Richey’s co-authors for the study were Kathryn B. H. Clancy, an associate professor of anthropology at the University of Illinois at Urbana-Champaign who published a widely cited 2014 study on harassment in scientific fieldwork; Katharine M. N. Lee, a Ph.D. candidate in anthropology at Illinois; and Erica M. Rodgers, a research scientist at the Space Science Institute.

Beyond assessing the scope of harassment, the researchers wanted to study who is most affected. Drawing on the theory of intersectionality, the researchers guessed that the “multiple marginality” of women of color makes them more vulnerable to inappropriate comments, harassment and assault than their white colleagues. Their internet survey of 474 astronomers’ and planetary scientists’ experiences with harassment within the last five years supported the hypothesis.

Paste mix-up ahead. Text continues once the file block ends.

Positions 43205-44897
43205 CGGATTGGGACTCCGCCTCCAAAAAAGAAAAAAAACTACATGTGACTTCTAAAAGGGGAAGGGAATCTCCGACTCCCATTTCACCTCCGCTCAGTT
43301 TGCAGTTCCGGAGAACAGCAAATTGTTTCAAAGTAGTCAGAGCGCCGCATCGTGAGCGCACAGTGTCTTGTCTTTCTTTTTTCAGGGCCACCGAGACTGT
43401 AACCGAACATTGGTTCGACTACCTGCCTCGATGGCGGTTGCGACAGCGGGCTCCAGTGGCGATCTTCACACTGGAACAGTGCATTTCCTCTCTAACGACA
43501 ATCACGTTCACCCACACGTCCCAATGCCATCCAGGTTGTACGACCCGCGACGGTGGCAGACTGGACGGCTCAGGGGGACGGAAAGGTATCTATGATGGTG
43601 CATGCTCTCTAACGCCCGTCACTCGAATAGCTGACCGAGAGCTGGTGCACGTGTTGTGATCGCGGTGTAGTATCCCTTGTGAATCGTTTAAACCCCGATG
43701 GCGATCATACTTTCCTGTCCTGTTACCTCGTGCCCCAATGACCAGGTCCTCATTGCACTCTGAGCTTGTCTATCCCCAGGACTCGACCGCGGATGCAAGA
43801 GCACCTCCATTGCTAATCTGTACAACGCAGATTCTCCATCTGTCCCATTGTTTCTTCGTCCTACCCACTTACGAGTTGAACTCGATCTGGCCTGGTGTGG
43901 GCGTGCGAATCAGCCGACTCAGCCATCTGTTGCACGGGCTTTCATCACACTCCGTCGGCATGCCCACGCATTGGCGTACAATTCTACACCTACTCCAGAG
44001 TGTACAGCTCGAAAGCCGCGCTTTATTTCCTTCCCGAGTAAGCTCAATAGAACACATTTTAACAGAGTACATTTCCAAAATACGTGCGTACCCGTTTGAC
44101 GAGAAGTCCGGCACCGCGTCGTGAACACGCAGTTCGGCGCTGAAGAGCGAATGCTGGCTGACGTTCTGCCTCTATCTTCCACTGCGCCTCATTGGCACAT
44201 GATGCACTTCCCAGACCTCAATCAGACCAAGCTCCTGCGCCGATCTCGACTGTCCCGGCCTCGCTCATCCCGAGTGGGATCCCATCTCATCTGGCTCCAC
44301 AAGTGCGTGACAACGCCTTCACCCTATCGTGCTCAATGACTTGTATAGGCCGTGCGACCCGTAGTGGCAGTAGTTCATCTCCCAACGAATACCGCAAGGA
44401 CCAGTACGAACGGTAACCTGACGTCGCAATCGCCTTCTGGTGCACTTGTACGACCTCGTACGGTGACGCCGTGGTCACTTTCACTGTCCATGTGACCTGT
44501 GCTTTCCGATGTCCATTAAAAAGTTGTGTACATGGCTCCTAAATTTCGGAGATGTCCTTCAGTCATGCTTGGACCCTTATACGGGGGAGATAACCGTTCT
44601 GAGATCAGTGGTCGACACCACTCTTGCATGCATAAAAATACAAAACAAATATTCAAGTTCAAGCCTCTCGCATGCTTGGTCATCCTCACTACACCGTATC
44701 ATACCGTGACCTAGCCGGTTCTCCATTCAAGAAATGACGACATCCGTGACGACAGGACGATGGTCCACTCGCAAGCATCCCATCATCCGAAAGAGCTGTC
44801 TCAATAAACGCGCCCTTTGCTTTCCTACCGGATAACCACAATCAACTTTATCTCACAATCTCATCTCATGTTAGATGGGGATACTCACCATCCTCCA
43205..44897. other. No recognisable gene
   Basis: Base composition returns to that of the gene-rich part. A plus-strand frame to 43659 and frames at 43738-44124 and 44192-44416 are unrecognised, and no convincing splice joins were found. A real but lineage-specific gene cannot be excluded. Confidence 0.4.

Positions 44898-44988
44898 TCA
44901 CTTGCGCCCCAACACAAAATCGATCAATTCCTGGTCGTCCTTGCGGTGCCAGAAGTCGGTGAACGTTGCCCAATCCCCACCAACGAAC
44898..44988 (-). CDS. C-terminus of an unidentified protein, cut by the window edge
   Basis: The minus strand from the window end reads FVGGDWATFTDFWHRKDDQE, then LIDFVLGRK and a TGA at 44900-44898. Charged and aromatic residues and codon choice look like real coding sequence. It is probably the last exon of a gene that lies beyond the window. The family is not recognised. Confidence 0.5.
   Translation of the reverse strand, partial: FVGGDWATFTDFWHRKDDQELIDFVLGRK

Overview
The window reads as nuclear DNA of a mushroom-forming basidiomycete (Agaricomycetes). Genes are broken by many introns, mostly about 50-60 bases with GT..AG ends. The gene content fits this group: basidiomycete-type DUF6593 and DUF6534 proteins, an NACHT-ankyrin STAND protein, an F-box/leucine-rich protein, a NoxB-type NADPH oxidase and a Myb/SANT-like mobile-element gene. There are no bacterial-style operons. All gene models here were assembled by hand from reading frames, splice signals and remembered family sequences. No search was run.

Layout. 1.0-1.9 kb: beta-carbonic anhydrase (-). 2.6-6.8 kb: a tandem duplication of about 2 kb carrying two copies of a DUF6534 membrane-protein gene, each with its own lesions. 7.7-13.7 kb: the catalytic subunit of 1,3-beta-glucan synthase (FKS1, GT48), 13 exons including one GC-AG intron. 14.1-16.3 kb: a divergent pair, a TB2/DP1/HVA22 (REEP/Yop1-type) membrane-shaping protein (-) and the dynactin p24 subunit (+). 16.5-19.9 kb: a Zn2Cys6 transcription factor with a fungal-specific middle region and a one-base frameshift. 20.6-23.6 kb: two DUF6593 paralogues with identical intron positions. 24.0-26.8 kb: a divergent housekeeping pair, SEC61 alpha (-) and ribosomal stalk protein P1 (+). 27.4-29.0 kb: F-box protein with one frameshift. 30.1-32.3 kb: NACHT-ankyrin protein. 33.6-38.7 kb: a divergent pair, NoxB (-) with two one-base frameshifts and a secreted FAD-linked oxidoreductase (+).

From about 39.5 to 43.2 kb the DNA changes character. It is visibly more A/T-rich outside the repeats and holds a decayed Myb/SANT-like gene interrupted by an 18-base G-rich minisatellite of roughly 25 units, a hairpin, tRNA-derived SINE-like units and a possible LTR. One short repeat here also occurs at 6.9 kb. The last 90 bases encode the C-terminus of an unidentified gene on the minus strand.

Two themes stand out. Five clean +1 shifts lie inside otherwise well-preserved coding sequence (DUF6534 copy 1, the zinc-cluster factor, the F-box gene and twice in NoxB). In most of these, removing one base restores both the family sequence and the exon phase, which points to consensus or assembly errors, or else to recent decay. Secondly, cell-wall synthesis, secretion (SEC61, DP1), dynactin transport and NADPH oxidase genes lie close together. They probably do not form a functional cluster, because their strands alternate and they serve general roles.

‘Double Jeopardy’ and Missed Opportunities

In nearly every significant finding, the authors wrote, “women of color experienced the highest rates of negative workplace experiences, including harassment and assault.” Some 40 percent of women of color surveyed, for example, reported feeling unsafe in the workplace as a result of their gender or sex, and 28 percent reported feeling unsafe as a result of their race.

Some 18 percent of women of color and 12 percent of white women even reported skipping professional events because they didn’t feel safe attending.

“Our results suggest that the astronomy and planetary science community needs to address the experiences of women of color and white women as they move forward in their efforts to create an inclusive workplace for all scientists,” the study says. Never “has awareness of hostile workplace behaviors in the sciences been so strong, and the possibility for change so great. We are living in a time when advances in the culture of science could match the advances in science and technology.”